John Flynn's Rolling Thunder is a difficult to track down movie on any format, it has never as far as I know been released on dvd in the UK or US. It is finally being released in the UK on dvd and blu ray in June. The 1977 movie, written by Paul Schrader, stars William Devane and a very youthful looking Tommy Lee Jones. I find it very difficult to understand how such a great movie has been hidden away throughout the dvd years, especially given the talent featured in front and behind the cameras.
Major Charles Rane (Devane) and Sergeant Johnny Vohgel (Lee Jones) are welcomed back from service by Rane's home town. While away both were held captive as P.O.W's and suffered hellish tortures at the hands of their captors. Understandably both men are uncomfortable with the celebrity like reception they receive. Rane is given a new car and a box of silver dollars, one to represent every day he was held captive (and one for good luck), as a token of the towns gratitude.
In the seven years he was away everything has changed, his son cannot recognise him and his wife has become engaged to another man. Rane is broken, dead inside and plagued by flashbacks to the horrific tortures he endured. Things get even worse for Rane as a gang of vicious thugs want the box of silver dollars, they beat and torture him to find out where the money is, being used to the treatment he refuses and loses a hand as a result. Rane's wife and son return during the robbery and all three members of the family are shot, with only the Major surviving. Rane has only one course of action left.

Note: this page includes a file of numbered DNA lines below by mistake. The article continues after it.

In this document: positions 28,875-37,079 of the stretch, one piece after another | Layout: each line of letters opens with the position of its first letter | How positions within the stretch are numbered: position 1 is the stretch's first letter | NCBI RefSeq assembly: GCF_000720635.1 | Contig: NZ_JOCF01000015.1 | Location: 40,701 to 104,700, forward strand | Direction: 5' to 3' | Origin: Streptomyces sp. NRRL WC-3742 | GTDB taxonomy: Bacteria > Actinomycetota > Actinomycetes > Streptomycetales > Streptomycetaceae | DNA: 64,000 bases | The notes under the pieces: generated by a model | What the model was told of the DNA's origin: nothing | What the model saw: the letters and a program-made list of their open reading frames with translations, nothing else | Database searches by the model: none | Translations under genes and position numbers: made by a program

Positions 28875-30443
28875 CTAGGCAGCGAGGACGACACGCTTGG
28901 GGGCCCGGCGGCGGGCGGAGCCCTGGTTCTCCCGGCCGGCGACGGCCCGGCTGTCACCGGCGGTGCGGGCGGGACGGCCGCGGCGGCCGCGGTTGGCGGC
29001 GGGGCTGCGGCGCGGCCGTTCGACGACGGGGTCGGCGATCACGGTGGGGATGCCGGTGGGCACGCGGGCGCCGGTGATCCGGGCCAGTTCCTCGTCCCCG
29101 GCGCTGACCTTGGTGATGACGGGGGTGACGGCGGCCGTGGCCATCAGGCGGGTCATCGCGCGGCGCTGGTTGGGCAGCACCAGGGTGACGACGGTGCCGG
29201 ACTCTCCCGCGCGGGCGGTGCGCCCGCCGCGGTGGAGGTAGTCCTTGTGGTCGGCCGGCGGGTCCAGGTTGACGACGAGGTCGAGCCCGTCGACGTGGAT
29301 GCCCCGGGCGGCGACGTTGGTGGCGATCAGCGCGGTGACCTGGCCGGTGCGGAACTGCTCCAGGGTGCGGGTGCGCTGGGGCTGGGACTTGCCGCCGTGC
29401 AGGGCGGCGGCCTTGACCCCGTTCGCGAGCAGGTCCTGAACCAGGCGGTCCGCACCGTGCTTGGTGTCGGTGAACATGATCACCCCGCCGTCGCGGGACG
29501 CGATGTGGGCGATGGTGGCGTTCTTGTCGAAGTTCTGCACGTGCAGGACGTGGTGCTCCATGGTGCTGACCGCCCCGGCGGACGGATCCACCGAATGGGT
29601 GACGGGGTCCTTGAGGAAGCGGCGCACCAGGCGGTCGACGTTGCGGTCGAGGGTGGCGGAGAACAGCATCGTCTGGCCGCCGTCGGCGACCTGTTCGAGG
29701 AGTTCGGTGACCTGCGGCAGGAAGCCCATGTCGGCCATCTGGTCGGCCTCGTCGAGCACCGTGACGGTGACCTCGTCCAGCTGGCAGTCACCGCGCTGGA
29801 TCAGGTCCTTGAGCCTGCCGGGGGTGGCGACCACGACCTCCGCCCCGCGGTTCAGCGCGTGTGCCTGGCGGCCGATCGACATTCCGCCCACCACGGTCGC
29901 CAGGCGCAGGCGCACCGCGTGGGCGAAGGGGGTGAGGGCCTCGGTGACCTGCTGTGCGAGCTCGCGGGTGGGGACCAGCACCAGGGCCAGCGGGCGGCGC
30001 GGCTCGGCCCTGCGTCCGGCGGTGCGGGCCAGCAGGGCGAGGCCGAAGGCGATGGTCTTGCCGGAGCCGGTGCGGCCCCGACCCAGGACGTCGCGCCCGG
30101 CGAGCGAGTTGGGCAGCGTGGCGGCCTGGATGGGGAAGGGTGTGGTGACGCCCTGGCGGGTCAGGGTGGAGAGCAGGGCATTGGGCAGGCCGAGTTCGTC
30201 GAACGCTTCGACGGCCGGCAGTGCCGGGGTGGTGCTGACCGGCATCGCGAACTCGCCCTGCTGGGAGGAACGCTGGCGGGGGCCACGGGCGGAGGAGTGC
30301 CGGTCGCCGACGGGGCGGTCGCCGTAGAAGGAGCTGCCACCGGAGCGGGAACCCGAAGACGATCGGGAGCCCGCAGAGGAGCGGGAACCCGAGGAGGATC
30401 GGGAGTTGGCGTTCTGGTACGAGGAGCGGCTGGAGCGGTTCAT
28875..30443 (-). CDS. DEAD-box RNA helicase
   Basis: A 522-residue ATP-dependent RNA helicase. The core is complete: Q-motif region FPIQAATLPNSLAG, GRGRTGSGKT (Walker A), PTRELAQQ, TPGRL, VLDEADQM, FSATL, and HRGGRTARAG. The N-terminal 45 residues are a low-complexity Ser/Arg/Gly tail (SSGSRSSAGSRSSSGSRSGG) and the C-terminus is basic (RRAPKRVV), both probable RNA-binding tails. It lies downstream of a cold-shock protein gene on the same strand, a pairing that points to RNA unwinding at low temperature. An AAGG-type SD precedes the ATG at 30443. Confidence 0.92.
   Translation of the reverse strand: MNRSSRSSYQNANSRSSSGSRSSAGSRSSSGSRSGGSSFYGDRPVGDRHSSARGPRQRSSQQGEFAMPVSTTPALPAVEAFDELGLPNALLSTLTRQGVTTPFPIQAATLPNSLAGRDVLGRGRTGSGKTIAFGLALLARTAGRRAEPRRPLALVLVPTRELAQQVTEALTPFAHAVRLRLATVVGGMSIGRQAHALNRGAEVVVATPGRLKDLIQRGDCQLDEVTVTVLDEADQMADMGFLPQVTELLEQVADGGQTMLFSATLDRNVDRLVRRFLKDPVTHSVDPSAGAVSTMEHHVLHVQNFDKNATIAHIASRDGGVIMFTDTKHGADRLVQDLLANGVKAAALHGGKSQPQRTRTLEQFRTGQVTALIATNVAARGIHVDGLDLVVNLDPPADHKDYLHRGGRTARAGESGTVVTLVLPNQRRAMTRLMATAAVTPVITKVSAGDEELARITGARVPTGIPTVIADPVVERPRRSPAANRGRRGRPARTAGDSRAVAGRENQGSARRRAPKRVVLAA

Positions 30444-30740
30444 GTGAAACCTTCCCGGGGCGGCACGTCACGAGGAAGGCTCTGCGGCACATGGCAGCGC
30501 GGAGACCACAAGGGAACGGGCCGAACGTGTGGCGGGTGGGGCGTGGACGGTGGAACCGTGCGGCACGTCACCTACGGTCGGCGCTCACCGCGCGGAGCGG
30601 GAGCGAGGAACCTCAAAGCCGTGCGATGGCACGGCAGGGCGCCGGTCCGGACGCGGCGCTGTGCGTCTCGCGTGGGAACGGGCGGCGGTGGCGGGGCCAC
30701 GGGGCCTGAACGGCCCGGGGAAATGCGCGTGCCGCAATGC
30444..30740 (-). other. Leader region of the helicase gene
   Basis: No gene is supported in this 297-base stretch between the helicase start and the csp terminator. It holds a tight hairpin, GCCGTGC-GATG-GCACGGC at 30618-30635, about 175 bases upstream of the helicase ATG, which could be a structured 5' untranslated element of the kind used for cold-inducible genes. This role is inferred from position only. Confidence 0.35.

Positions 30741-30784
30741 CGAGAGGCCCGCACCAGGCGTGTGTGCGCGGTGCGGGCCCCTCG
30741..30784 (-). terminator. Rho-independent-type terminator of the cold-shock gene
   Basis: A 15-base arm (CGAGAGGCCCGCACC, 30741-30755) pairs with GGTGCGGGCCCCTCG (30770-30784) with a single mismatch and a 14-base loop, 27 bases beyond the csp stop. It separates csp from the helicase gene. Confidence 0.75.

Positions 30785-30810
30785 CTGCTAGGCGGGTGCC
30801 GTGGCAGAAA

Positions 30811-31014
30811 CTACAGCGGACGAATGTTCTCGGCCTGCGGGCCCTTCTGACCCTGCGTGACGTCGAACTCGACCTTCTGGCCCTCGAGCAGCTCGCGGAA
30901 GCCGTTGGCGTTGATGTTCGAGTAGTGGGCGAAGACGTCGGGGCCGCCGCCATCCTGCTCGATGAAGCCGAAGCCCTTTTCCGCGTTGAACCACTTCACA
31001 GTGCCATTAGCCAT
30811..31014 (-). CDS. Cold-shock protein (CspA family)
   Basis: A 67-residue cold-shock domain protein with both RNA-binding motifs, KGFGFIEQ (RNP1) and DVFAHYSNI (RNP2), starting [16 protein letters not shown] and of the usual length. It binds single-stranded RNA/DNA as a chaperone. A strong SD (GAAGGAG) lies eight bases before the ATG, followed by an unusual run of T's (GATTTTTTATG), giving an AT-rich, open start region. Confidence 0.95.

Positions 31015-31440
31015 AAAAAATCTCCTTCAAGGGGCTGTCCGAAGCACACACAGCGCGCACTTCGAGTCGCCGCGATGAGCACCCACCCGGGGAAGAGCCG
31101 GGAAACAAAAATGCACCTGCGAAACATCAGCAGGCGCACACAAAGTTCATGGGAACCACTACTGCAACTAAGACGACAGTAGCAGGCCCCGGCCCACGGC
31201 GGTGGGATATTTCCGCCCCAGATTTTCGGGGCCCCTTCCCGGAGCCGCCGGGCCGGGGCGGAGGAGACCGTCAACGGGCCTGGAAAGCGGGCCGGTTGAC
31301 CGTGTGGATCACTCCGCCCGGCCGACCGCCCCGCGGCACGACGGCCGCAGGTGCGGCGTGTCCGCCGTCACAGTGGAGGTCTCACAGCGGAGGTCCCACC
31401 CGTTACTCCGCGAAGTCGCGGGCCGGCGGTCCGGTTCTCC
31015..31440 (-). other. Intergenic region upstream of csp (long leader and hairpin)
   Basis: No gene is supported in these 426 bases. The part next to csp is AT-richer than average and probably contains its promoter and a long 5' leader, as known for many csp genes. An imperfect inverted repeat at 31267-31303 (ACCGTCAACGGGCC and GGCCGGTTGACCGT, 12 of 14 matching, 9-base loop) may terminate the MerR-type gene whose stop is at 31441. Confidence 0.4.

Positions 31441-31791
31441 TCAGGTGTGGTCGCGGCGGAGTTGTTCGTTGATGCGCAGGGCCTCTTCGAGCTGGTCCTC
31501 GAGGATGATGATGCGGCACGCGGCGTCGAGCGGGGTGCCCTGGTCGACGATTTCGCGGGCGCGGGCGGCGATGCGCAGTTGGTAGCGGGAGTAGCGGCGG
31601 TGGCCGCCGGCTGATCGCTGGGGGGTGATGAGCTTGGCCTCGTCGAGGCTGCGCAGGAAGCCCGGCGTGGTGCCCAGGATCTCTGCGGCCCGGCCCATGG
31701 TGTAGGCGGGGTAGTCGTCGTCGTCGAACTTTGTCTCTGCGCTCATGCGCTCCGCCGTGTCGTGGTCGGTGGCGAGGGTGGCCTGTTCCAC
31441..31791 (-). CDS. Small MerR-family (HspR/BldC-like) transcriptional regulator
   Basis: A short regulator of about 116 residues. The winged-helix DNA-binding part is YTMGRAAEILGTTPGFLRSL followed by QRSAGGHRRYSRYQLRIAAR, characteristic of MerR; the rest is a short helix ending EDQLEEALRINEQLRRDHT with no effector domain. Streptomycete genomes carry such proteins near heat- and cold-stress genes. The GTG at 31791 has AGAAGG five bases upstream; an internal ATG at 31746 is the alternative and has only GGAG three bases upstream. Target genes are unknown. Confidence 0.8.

Rolling Thunder is an incredible movie that walks a tightrope between an art house style character study and a down and dirty 70's exploitation revenge flick, it works wonderfully well as either. The action comes mainly in the second half of the film, with the first half concentrating on the emotional void Rane has been transformed into. The scene where his wife tells him that she is engaged to another man is a perfect example, he sits impassively as his wife awaits an emotional eruption that never arrives.
Devane acts so well in Rolling Thunder, taking less is more to the extreme he barely does anything, with a magnetic presence and thousand yard stare saying more than any amount of histrionics could. His chemistry with Tommy Lee Jones and Linda Haynes is superb.
Tommy Lee Jones, who I couldn't imagine ever looking this young is also excellent in his role as Rane's friend who also cannot adjust to life back at home. The scene with his family, where Devane and Jones share a meal before doing what they have to do is one of the best scenes in the movie, where neither belong but go through the motions, once given the nod Jones comes alive again. Jones doesn't have much screen time but what he has he makes the most of and he handles himself very well during the shoot out at the end of the movie. Linda Haynes is great as a waitress who meets the major on his return, who thinks she can still see a glimmer of life left in Rane, she tries to coax it out of him but then realises it wasn't there to start with.
When the action does arrive its set in a Mexican whorehouse, its extremely well shot, brutal and gory, with a real cathartic feeling. Like many other revenge movies before and since the movie creates conflicts of conscience in the viewer about right and wrong, Rolling Thunder unlike many of those other movies justifies you feeling good about the slaughter, even if only momentarily. A must see.